There’s no Food in the House! Clean-Out-the-Fridge Meals

Easy Spring Meal

"There's no food in the house!" Is a common refrain in my house. Brett will look over at me, eyebrow arched in doubt. "I don't believe you," he'll say, reassuring me of his supreme confidence in my ability to make something, anything for dinner based on what we actually do have. And I will. In part out of laziness to go to the store, and in part out of being unable to back down from a challenge. It's like the daily Iron Chef battle in my own kitchen: make dinner using only the ingredients already in the house, and get it done before we're both so hungry we've eaten a meals worth of … [Read more...]

Halloween Food: Piggy Coffins!

Coffin Empanadas

I'm a little competitive. Or, you know, a lot. Like to the point that when I meet another competitive person, I sometimes get really defensive that I'm the more competitive person. And that's probably happened more times than I'd like to count. So where am I going with this? Our office Halloween party is also a potluck with awards for best tasting and most creative food. Clearly, I need to win. Preferably both categories with a single dish. So I came up with what I'm calling Piggy Coffins. What they actually are is my Holy Shit Pork Cheeks, wrapped in puff pastry with some strategic … [Read more...]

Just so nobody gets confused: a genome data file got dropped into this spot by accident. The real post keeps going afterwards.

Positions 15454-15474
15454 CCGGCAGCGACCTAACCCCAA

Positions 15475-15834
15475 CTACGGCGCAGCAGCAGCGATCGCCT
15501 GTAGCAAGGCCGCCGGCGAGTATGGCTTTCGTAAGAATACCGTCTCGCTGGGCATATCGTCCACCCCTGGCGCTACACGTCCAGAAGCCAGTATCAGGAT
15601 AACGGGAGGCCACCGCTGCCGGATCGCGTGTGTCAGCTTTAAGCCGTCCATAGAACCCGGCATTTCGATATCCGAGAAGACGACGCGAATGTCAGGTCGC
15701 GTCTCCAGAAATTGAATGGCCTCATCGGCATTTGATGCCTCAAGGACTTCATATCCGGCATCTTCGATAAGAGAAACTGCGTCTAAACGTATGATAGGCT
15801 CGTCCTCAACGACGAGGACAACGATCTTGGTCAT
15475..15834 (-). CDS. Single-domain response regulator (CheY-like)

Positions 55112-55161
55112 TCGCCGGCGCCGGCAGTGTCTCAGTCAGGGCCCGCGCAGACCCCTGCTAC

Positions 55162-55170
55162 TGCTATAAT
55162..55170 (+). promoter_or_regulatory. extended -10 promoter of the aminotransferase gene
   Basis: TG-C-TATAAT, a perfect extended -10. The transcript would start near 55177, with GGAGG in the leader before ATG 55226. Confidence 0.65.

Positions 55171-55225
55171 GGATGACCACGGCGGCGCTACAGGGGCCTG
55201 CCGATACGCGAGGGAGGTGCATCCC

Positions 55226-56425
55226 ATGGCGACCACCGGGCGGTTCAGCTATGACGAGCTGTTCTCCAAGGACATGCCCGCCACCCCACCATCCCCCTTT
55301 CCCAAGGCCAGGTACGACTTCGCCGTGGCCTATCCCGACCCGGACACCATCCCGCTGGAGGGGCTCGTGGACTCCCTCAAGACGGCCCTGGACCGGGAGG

Where to Eat in White Center

PuffPastry

I've repeatedly explained to people that some of the best eating in Seattle is in White Center. Which technically, isn't Seattle, so perhaps that's why people are so scared to venture down there? Formerly a piece of unincorporated King County, recently annexed by the city of Burien, White Center picks up where West Seattle leaves off, at the south end of the city. Culinarily, White Center holds much of what Seattle lacks: authentic, cheap foods from all parts of the world. Having worked in West Seattle for over two years, I've spent a lot of lunches dining on the cheap tamales, the lovely … [Read more...]

Mexico City: A dive into street food

Barbacoa tacos and sauce

Part 2 of my food blogger's guide to Mexico: Street food and Casual restaurants in Mexico City Did you miss part 1 of my food blogger’s guide to Mexico: Eating well in Mexico City (aka D. F.)? Street food is nearly synonymous with Mexico City's food scene, and for good reason. Everywhere you turn, there's another stand making something else delicious! I know many of us Gringos are scared of street food and hygiene and what not, but honestly, I carry a little cipro with me, choose carefully, and dive in. What you'll find below here are 5 days worth of wandering around, eating wherever … [Read more...]

Eating America: The Best Food in Chicago, Part 1: Budget Restaurants

PDSoupBetter

Consider this the food blogger's guide to Chicago. As I say on my About Page, being a GastroGnome is not about sitting idly on the front lawn of culinary cottages. Each year I tell my stories of trips to Beijing, Hanoi, and Mexico, but sometimes I leave out my favorite places right here in the U.S. No more! This is the latest installment of my 'Eating America' series, featuring the best eating around our fine nation. In my few trips to Chicago, I’ve mostly had the chance to eat at only a few places while passing through the city on the way to Brett’s family’s place out in the burbs. … [Read more...]